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US Government says the digital divide is narrowing

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A report from the National Telecommunications and Information Administration (NTIA) suggests the concerning digital divide in the US is narrowing.

The NTIA, a division of the US Department of Commerce, surveyed various users across the US, unearthing a couple of interesting statistics. For instance, more households had a mobile data plan than wired broadband service in 2017, and for the first time since NTIA began tracking use of different types of computing devices, tablets were more popular than desktop computers.

Looking more specifically at the digital divide, for users living in households with family incomes below $25,000 per year, internet usage increased to 62% from 57% in the previous year. Households earning $100,000 or more showed no change during this period at 86%, and while the gap is narrowing, it is still concerning. Addressing the digital divide has been a priority for successful White House administrations, and while progress is gradually being made, perhaps some would hope it would be accelerating at a greater pace.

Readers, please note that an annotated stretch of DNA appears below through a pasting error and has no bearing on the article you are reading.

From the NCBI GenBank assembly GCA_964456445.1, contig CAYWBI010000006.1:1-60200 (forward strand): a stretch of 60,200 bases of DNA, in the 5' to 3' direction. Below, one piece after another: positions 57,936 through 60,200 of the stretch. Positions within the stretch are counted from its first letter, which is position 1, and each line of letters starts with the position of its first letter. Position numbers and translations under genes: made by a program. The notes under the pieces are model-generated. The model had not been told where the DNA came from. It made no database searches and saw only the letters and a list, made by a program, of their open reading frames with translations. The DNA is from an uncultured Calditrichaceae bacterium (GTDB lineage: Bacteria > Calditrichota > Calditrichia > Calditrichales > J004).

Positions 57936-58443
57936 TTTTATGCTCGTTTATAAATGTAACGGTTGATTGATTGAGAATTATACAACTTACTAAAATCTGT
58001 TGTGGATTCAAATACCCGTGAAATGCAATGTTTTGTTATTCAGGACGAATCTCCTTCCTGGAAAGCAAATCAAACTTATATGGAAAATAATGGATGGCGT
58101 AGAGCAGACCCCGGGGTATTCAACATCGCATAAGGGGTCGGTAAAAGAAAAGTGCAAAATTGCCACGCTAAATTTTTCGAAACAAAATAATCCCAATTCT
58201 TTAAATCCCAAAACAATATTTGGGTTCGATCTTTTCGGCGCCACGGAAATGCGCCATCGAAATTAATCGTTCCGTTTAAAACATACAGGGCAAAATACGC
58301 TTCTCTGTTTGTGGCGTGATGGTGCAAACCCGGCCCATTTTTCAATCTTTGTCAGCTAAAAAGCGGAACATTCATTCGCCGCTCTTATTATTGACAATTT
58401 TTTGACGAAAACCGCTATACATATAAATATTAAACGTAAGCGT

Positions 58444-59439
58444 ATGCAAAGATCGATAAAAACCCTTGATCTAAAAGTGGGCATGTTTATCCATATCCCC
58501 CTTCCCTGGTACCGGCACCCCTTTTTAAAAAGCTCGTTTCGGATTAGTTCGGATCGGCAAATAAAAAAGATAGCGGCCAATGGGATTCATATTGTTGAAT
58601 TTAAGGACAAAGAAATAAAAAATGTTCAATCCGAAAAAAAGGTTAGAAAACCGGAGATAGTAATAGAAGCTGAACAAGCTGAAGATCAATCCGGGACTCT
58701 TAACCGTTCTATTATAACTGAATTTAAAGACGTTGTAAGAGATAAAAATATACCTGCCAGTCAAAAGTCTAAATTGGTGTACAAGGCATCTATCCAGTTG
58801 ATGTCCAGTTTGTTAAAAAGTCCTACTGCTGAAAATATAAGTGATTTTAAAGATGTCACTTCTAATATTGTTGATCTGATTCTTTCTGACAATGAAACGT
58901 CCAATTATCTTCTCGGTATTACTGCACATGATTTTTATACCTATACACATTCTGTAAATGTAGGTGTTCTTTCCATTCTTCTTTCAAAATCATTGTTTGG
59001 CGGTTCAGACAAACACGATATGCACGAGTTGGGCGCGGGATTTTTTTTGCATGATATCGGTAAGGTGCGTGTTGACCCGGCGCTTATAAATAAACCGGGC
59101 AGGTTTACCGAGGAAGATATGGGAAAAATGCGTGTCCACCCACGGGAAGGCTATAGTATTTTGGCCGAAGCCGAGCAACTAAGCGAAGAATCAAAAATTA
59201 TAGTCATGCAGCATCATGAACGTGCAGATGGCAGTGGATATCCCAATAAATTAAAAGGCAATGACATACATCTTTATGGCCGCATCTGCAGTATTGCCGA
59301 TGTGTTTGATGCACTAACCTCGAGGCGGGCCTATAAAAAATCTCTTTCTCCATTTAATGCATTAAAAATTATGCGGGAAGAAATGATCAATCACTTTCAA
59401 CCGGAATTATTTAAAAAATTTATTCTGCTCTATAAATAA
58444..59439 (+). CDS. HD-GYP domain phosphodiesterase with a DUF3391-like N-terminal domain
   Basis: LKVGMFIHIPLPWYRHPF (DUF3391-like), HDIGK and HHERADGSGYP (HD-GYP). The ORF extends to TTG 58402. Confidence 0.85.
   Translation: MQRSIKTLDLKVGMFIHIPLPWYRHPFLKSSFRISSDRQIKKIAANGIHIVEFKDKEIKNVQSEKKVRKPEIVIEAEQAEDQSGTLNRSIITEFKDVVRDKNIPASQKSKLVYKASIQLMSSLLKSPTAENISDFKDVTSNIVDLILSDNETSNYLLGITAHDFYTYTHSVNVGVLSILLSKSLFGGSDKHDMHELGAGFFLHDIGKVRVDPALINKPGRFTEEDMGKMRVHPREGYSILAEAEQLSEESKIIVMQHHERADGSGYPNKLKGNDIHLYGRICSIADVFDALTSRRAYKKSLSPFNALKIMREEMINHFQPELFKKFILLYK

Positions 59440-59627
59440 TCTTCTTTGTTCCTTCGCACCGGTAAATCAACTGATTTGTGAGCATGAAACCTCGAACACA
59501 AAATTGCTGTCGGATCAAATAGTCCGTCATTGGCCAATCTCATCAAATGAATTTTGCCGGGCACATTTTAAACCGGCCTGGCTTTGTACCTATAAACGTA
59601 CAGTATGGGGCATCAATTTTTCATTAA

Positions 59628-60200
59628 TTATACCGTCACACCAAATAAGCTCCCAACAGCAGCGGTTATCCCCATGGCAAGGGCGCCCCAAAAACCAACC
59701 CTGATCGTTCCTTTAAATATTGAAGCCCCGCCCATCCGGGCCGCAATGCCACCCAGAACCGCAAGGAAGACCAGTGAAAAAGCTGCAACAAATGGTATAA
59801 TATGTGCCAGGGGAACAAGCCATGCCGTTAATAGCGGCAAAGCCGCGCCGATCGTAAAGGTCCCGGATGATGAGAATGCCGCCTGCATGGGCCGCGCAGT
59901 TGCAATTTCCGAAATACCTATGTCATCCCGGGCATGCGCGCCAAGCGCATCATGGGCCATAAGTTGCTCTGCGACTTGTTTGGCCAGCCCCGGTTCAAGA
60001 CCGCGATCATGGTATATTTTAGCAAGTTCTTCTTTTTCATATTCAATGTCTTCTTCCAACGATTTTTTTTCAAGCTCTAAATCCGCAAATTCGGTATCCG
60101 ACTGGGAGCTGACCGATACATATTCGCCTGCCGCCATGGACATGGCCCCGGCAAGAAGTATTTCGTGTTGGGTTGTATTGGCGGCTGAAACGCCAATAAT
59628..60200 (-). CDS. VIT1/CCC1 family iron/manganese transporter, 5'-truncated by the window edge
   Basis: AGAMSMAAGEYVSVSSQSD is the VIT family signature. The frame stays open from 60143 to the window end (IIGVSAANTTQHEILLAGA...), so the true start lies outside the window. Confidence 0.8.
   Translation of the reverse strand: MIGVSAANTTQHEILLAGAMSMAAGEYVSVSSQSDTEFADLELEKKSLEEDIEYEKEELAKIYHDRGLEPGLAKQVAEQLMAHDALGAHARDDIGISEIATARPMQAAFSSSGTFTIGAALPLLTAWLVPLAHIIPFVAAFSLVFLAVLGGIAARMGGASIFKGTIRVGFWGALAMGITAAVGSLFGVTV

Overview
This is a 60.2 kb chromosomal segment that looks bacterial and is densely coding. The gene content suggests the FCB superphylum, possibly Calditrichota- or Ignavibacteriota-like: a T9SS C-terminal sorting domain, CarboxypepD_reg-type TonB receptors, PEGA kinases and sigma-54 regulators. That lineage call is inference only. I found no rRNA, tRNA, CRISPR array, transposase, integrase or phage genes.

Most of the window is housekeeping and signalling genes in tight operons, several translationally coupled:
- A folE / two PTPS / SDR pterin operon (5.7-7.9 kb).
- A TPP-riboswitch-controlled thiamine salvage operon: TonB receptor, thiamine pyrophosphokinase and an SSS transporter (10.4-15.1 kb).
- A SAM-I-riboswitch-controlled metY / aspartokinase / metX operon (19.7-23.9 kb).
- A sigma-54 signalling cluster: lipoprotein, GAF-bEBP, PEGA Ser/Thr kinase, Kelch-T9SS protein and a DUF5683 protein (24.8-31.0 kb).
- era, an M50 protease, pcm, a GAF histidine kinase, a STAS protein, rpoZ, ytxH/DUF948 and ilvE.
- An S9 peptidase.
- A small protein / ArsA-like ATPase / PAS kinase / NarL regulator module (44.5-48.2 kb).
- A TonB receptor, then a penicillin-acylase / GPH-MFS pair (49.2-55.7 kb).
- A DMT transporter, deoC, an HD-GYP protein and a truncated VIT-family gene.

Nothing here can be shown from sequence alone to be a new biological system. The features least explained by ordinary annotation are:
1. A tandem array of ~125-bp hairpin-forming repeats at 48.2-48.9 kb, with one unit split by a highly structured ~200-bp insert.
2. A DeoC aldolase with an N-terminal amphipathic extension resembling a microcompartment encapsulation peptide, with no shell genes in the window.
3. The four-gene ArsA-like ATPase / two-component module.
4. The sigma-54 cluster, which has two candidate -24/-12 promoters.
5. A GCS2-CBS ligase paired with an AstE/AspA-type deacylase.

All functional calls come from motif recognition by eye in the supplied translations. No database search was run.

Maybe this is the point in the development of the digital community where penetration will hit the levels where you could safely assume is fairly distributed throughout the demographics. The price of data is tumbling, partly thanks to T-Mobile US reinvigorating the race to the bottom, while stagnation in device innovation means second-hand or older models can effectively deliver the same technological experience. Mobile is becoming cheaper and taking over, which will open doors to many who have been excluded from the digital bounties.

Again, looking at the statistics, 64% of users used a smartphone across 2017, compared to 53% in 2015, while tablet use increased to 32% from 29% during the same period. Wearables grew from 8% in 2017 from 1% two years earlier. Those living in higher income households are of course more likely to have multiple devices, though family incomes below $25,000 per year on average used 1.34 different types of devices.

The digital divide in the US is still too large, but the trends are heading the right direction. The introduction of technologies to continue to make the delivery of 4G more cost efficient, as well as the upcoming 5G euphoria will only add momentum to the democratization of digital, but it is not mission accomplished just yet.

Divide by device Divide by income Divide by race

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